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Tourney tastes: It always seemed to me in the past, that Thursday was the upset day in the opening weekend of the NCAA Basketball Tournament. This year, Thursday only had two mild upsets with VCU and Colorado, but Friday had the stunners with Norfolk State, Lehigh, and Ohio...Norfolk State's fame after the 15th seed Spartans upset Missouri lasted only two hours. All was forgotten it seems when Lehigh, another 15 seed, ousted Duke. Missouri was better than Duke this year but Lehigh's win got all the headlines. Thirteenth seed Ohio's Friday win over Michigan went virtually unnoticed until the Bobcats beat South Florida on Sunday, despite having Nick Kellogg. Kellogg is the son of lead CBS analyst Clark Kellogg... All four Ohio schools in the tournament (Cincinnati, Ohio, Ohio State, Xavier) have advanced to the Sweet Sixteen. All four California schools (Cal, Long Beach State, St. Mary's, San Diego State) lost their first game...Baylor (located in Waco, Texas), is the farthest west remaining school still in the field... There are no more games scheduled to be televised on TruTV. That's good news for us Comcast customers after the cable guys moved that channel to a more expensive tier. CBS and TBS split the coverage for the remainder, with CBS getting the title game this year and next, but TBS getting the Championship in 2014... I watched one of the TruTV games online instead, and it was hilarious when announcer Jim Nantz, who is used to doing promos for the Master's, instead do a read for Hardcore Pawn and Lizard Lick Towing.
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Spring stories: Between ESPN, ESPN2, WGN-TV, and the Giants telecasts, there will be 11 straight days of Spring Training Baseball on the tube. The marathon kicked off this morning with Detroit-Philadelphia...Believe it or not, the Major League season begins next week when the Oakland A's face the Seattle Mariners in Japan March 28-29. Only fans in Seattle will get to see the games on TV live. The A's are not televising from Tokyo, and the MLB Network will carry the games (that start at 3am and 2am Pacific Time) on tape delay... Vin Scully will be broadcasting fewer Dodger games this year, eliminating Denver from his travel schedule. The past few years, Scully has done all televised home games, and road games in the National League West. He'll also skip an interleague trip to Seattle this season. Scully will still do over 100 games, and as far as I'm concerned, should have a lifetime contract and be able to write his own ticket, if he doesn't already.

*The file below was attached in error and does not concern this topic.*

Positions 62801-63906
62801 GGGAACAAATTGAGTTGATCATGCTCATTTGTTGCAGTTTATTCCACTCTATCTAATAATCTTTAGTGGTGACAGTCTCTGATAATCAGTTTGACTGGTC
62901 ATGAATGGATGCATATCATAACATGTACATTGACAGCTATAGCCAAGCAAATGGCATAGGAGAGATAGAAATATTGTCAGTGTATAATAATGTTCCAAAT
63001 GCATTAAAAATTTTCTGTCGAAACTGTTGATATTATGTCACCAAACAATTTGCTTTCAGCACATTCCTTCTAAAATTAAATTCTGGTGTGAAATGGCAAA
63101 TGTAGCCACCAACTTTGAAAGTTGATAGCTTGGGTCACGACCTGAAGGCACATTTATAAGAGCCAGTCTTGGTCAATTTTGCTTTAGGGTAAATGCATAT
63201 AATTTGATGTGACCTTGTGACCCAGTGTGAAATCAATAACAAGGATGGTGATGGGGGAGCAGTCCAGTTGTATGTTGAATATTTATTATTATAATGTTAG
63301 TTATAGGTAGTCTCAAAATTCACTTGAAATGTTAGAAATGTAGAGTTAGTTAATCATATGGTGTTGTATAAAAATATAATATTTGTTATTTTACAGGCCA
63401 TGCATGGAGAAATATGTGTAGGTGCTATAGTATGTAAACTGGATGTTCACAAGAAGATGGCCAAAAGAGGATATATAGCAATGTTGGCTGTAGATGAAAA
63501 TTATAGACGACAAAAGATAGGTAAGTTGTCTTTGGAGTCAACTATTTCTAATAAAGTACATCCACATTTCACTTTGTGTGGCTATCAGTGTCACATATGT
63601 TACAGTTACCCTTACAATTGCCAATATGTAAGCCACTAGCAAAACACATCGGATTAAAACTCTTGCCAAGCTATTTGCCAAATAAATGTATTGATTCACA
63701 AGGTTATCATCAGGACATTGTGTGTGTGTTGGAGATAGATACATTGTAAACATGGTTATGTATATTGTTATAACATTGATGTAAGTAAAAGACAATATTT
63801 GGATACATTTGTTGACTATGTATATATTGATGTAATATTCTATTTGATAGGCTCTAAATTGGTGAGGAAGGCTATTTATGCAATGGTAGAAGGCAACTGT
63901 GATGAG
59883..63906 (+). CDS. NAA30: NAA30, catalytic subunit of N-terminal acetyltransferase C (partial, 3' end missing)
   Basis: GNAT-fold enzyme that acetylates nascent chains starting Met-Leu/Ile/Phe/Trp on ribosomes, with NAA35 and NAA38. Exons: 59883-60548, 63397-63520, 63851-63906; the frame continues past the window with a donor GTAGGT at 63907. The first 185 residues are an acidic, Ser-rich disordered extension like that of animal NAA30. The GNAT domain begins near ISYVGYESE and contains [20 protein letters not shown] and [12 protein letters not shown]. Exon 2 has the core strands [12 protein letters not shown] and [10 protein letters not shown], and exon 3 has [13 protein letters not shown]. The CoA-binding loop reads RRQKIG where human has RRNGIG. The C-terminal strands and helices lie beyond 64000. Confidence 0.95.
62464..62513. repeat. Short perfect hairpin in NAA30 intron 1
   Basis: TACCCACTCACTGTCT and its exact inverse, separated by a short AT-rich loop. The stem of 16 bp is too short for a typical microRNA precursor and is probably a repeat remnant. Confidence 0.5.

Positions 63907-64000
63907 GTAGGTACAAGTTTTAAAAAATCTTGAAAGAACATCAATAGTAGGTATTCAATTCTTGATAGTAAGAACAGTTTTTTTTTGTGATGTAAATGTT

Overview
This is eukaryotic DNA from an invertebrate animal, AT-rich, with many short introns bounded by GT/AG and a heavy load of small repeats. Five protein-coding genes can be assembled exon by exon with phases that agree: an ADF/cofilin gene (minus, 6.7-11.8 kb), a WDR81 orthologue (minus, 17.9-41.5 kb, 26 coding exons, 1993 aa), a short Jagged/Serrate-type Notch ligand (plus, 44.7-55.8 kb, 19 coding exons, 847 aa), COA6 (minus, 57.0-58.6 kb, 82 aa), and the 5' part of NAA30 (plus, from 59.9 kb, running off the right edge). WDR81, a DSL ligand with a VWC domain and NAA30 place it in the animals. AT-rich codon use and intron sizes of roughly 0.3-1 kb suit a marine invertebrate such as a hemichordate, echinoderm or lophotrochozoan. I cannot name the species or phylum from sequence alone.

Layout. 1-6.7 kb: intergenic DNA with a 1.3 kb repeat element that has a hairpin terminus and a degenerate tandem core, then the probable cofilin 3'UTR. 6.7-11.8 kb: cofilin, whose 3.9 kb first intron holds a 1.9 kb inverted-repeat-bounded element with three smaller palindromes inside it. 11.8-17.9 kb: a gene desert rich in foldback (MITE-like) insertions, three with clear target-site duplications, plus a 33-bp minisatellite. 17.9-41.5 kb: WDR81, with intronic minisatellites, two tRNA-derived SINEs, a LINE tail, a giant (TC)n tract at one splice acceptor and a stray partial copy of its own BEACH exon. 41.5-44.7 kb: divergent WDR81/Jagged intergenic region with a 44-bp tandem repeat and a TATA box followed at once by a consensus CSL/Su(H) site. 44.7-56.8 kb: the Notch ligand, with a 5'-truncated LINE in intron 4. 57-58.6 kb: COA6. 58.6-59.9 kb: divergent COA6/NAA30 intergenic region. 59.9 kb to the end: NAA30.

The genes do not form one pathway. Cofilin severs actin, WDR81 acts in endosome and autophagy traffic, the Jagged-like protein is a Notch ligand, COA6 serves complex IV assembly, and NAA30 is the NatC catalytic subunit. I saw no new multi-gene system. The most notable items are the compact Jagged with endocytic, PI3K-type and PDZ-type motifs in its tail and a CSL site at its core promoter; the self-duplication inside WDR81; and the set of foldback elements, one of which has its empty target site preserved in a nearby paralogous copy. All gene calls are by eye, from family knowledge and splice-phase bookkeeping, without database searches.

Gold Sox watch: Oakland A's catcher Max Stassi has been re-assigned to minor league camp, meaning it will be unlikely he'll appear in any more spring games with the big club. Stassi had one big-league appearance this spring and went 0-for-2. Just a guess, but Stassi would appear to be ticketed to open the 2012 season at single-A Stockton... Anthony Bass, who made his Major League debut with the Padres last season, pitched two scoreless innings Sunday against the Giants, but could be headed to triple-A Tucson to open the season, according to rotowire.com. Bass is competing for the fifth-starter spot... In three outings, Tampa Bay pitcher Marquis Fleming has no walks and five strikeouts, and opposing hitters are batting just .188 against him. He is scheduled to be the first reliever in Tuesday's game against Miami. If Fleming doesn't win a spot in the Rays bullpen, at least he's opening some eyes... Justin Souza, a minor league pitcher with the A's, appeared in the televised game Saturday against the Giants and faced two batters. He gave up a base hit to Mike Fontenot, and after a passed ball and a wild pitch that allowed a run to score (not charged to Souza), he got a fly ball out to end the inning. Souza will likely be at triple-A Sacramento this season.
Kurk-gems: So far, and by far, the most entertaining part of spring training has been three different players doing their imitations of ESPN reporter Tim Kurkjian. The diminutive Kurkjian is not only known for his short stature, but his high, sometimes crackly voice, and also his quotation of seemingly obscure statistics that Kurkjian somehow makes relevant. Last week on ESPN's Baseball Tonight (which airs during the day in March), Toronto catcher J.P. Arencibia was the first up, and had the voice down. A couple of days later, Tampa Bay infielder Eliot Johnson added some of Kurkjian's mannerisms in his impression. Then, Milwaukee's Tim Dillard seemingly added those two bits together, and did a whole routine, impersonating Kurkjian while interviewing teammate Nyjer Morgan. Unbelievably funny stuff. You can see all three of them on Youtube.